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PhilMetalJacket

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  1. Like
    PhilMetalJacket got a reaction from mwknowles in Stormtrooper game ideas   
    The depiction of stormtroopers in the movies was always a failing in the same way adversary soldiers are in a lot of adventure movies. Just a crowd of guys in uniforms running with guns, shooting from the hip, not moving in any organized way. Still, the fiction characterizes Stormtroopers as basically being marines, so I always write them as being skilled professional soldiers, and I assume that they are, in fact, organized the way you would expect soldiers or marines are. Squad and fireteam members should have roles to play, even among stormtroopers. Marksmen, support gunners, medics, etc.
     
    I think it could be really interesting to takes some cues from Black Hawk Down, in scenarios and in characterization. Your team, since you say they're not the elite team of super-badass commandos, could be deployed as a element in a much larger operation. Maybe something in the operation goes wrong and the team's mission of securing the perimeter becomes some thing else, like chasing down an escaping target or rescuing the crew of a downed transport.
     
    Also, your team of tough professional soldiers could interact with, or at least see in action, a group of near-superhuman elite commandos. Say, your team is taking on some kind of armored vehicle. It's tough but they manage to bring it down with a little luck and a lot of firepower. Suddenly, a second one shows up. It looks bad, but one of the elite guys jumps in, plants a charge on the the enemy tank and boom. Just another day for one of those guys.
     
    I guess the other thing to think about in an Imperial military setting, is taking advantage of the overwhelming fire support offered by the Imperial Navy. Test communication skills or cool by accurately calling in fire missions or air strikes, or use beacons or target designators.
  2. Like
    PhilMetalJacket got a reaction from GreyMatter in Reading recommendations for a noir-themed EotE campaign   
    It's not Star Wars, but the first novel in the Expanse series, Leviathan Wakes by James S.A. Corey, might serve you well. One of the main characters is a detective, working on an asteroid, investigating a missing-persons case amidst race tensions and interplanetary war. It's also a very fun read.
  3. Like
    PhilMetalJacket got a reaction from Josep Maria in Humorous Item Qualities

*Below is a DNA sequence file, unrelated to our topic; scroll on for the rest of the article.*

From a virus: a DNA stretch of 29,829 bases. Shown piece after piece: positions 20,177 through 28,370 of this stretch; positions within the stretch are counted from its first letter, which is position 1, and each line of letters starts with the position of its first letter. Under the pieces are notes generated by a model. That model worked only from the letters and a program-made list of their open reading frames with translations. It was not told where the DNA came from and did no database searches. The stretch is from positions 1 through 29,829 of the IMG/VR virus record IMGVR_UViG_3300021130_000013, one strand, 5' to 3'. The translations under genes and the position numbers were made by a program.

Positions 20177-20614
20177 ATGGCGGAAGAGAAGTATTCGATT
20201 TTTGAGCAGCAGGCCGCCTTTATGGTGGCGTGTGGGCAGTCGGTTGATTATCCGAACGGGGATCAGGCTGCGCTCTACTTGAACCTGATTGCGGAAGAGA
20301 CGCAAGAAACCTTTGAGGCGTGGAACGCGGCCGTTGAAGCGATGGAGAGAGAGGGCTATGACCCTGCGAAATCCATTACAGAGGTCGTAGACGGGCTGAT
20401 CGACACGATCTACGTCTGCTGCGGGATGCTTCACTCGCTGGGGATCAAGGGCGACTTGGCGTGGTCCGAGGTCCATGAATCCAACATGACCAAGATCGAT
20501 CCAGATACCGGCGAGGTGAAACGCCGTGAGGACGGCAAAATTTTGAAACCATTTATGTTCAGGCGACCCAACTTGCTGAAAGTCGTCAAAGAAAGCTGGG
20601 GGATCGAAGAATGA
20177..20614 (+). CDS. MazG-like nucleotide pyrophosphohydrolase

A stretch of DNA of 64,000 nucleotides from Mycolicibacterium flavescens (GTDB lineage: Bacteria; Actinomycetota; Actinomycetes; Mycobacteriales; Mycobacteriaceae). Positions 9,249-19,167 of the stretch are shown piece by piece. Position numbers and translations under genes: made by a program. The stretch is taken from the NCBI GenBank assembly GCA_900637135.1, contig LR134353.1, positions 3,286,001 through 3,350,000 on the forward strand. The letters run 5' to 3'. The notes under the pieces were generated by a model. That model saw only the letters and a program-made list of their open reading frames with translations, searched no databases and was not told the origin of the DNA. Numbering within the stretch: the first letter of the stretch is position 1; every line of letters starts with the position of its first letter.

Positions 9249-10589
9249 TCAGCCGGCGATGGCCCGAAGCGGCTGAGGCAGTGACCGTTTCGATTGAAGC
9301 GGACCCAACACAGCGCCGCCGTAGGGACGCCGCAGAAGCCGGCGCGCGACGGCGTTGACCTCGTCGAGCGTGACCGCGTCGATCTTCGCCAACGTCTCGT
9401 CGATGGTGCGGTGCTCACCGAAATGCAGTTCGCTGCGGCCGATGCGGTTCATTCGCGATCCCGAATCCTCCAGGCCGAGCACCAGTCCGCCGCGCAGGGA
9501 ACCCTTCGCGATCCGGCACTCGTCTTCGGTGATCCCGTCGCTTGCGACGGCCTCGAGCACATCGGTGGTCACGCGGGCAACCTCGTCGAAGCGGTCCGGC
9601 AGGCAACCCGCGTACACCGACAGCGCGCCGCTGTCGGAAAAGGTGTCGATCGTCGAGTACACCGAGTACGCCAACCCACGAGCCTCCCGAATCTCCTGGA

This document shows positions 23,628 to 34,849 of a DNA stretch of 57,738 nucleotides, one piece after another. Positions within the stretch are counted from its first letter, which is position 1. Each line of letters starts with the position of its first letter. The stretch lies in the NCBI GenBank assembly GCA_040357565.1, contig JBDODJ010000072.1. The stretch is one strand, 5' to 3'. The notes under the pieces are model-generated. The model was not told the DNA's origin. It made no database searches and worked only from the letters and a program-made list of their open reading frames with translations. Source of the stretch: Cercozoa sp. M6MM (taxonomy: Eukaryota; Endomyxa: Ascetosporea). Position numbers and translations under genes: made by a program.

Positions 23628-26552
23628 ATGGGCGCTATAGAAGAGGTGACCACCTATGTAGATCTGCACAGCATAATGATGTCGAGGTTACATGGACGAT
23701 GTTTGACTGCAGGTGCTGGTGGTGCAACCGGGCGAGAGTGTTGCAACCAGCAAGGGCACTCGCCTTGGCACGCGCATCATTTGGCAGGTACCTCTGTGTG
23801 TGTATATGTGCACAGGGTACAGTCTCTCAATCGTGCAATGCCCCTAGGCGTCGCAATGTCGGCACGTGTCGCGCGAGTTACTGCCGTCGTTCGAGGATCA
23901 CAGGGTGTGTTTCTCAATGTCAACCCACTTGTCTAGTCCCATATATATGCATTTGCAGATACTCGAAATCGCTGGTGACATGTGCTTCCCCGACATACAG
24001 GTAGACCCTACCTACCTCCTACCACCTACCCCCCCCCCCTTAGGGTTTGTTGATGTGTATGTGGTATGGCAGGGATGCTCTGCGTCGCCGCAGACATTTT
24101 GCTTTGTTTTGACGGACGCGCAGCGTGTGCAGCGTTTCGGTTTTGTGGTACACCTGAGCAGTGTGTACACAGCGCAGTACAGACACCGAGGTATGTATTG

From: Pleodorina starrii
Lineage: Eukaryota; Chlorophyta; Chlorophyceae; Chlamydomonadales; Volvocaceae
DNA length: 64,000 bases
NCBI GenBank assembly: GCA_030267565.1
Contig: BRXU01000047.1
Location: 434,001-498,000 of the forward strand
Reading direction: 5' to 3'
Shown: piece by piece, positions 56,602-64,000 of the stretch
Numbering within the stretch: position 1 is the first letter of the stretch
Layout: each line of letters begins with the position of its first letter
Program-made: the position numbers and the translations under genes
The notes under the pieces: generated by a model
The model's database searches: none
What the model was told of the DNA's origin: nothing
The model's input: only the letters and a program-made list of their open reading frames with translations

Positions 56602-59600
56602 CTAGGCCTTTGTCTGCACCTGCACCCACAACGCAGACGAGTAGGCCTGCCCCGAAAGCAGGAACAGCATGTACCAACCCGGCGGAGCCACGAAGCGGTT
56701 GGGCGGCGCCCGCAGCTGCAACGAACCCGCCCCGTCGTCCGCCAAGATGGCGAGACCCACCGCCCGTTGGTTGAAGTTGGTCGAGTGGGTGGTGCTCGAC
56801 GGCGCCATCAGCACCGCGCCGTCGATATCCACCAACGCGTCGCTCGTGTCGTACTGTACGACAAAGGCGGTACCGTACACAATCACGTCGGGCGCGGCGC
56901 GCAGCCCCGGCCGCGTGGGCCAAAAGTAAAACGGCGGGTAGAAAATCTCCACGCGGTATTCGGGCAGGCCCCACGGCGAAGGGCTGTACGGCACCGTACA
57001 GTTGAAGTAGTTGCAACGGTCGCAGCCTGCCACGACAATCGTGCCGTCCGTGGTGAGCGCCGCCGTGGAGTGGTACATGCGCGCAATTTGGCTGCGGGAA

I sometimes like to include superficial quirks to items which can be amusing, but very occasionally useful. People tend to get pretty attached to their weird items. And sometimes you can work it into the game that, say, a ship flies past and the party recognizes the distinctive rattling sound of its engines.
     
    How about this:
     
    I Don't Even Hear It Anymore:
    Item emits a strange and distinctive noise when used, but with no apparent ill effects. "Your blaster makes a sort of quacking sound when fired. It's weird, and it draws some curious looks, but it seems to work just fine."
     
    It's a [species name] Thing:
    Item is designed to appeal to the aesthetic or cultural sensitivities of a specific species, at the cost of offending or disturbing most other species. "Taking a closer look, you notice the blaster's buttstock appears to be carved in the shape of a female wookiee doing... something. It's both distracting and highly disturbing."
     
    Permanent Marker:
    Item was tastelessly or incriminatingly decorated by the previous owner, and it is impossible to remove without destroying the item. "You wish you could remove the 'Hello Wompy' sticker the last owner applied to the fighter's canopy, but it's permanently fused to the transparisteel."
  4. Like
    PhilMetalJacket got a reaction from GM Stark in Humorous Item Qualities   
    I sometimes like to include superficial quirks to items which can be amusing, but very occasionally useful. People tend to get pretty attached to their weird items. And sometimes you can work it into the game that, say, a ship flies past and the party recognizes the distinctive rattling sound of its engines.
     
    How about this:
     
    I Don't Even Hear It Anymore:
    Item emits a strange and distinctive noise when used, but with no apparent ill effects. "Your blaster makes a sort of quacking sound when fired. It's weird, and it draws some curious looks, but it seems to work just fine."
     
    It's a [species name] Thing:
    Item is designed to appeal to the aesthetic or cultural sensitivities of a specific species, at the cost of offending or disturbing most other species. "Taking a closer look, you notice the blaster's buttstock appears to be carved in the shape of a female wookiee doing... something. It's both distracting and highly disturbing."
     
    Permanent Marker:
    Item was tastelessly or incriminatingly decorated by the previous owner, and it is impossible to remove without destroying the item. "You wish you could remove the 'Hello Wompy' sticker the last owner applied to the fighter's canopy, but it's permanently fused to the transparisteel."
  5. Like
    PhilMetalJacket got a reaction from Metsys509 in Humorous Item Qualities